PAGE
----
Congress Is Not Going To Touch A DACA Replacement Before End Of Year
Even as immigration activists take to Capitol Hill to demand a legislative fix to the Deferred Action for Childhood Arrivals program, Democrats say the prospects for passing an amnesty bill before the end of the year are increasingly dim.
To force the issue, DACA advocates are pressuring their Democratic allies to tie amnesty provisions to a must-pass spending bill due later this week.
But Republicans have dug in their heels, presenting a unified front against the idea of inserting DACA amnesty into a budget deal. House Speaker Paul Ryan managed to secure 221 Republican votes earlier this month for a continuing resolution without DACA provisions, passing the measure with 14 Democratic votes.
Now, as lawmakers attempt to hammer out another spending deal, Republicans again appear to have the votes to pass a bill without having to address the DACA issue. As the Friday deadline approaches, some Democrats concede that using the threat of a government shutdown to get a DACA amnesty is unlikely to sway Republicans.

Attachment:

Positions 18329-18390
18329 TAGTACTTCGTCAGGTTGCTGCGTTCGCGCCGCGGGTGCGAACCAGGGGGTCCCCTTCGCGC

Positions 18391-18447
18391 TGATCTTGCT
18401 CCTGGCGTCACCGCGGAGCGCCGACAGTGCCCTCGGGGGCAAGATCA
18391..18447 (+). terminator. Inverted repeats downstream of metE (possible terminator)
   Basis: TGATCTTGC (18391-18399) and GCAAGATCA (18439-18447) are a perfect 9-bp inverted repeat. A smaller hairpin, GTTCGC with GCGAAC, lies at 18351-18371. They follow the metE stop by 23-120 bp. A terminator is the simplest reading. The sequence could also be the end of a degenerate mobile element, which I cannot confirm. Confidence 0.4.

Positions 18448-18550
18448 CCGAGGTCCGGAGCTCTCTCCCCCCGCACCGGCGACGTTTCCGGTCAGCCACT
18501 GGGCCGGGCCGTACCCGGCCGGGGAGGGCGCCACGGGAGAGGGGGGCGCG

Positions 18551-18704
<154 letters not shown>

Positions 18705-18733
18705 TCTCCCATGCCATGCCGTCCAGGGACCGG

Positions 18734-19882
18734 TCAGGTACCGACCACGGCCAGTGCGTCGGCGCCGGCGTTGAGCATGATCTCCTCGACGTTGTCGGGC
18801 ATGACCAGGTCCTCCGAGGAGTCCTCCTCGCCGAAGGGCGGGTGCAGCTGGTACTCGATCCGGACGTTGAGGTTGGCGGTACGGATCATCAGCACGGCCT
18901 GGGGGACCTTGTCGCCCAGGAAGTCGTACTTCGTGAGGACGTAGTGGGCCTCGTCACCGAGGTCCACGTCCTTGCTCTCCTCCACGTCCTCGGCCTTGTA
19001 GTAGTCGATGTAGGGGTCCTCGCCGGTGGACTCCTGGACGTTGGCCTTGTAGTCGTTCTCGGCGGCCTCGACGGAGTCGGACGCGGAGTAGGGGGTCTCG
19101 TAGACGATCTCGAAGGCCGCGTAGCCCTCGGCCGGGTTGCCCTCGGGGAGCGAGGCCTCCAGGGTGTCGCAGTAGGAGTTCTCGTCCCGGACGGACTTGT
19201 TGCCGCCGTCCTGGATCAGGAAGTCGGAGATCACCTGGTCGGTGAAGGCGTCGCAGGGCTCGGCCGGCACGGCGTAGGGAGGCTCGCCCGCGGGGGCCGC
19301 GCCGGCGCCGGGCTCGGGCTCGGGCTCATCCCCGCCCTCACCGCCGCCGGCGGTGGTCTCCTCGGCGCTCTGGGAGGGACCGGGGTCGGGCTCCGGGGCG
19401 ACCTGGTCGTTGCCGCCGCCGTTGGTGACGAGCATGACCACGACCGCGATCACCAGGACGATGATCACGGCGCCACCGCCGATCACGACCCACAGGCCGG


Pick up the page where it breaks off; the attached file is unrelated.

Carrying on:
Rep. Henry Cuellar, a moderate Democrat from Texas, says it would take a “miracle” for such a gambit to work.
“We’re trying to put as much leverage on Republicans as we can, but they are saying early next year,” he told the Houston Chronicle. “I was hoping we could do it by the end of the year and maybe a miracle will happen, but I don’t see it right now.”
“I hate to put it so cold, but do you shut down the government for 800,000 people at the expense of 320 million Americans? That’s really what you’re looking at,” Cuellar added.
When President Donald Trump terminated DACA in September, he gave Congress until March 5 to come up with a legislative replacement that would codify legal status for the program’s nearly 800,000 beneficiaries. Republican leadership has downplayed the urgency of crafting such a bill, saying the March deadline provides Congress plenty of time to take on DACA after priority bills on spending, tax reform and infrastructure.
Before the continuing resolution vote, a group of House Republicans from immigrant-heavy districts called on Congress to act “immediately” to pass a DACA replacement. The letter signed by 34 GOP House members stopped short of threatening a government shutdown, as their Democratic counterparts had done.
Polling shows that a majority of Americans support some kind of legal status for DACA recipients, but only a small minority thinks forcing a government shutdown to get amnesty is a good idea.
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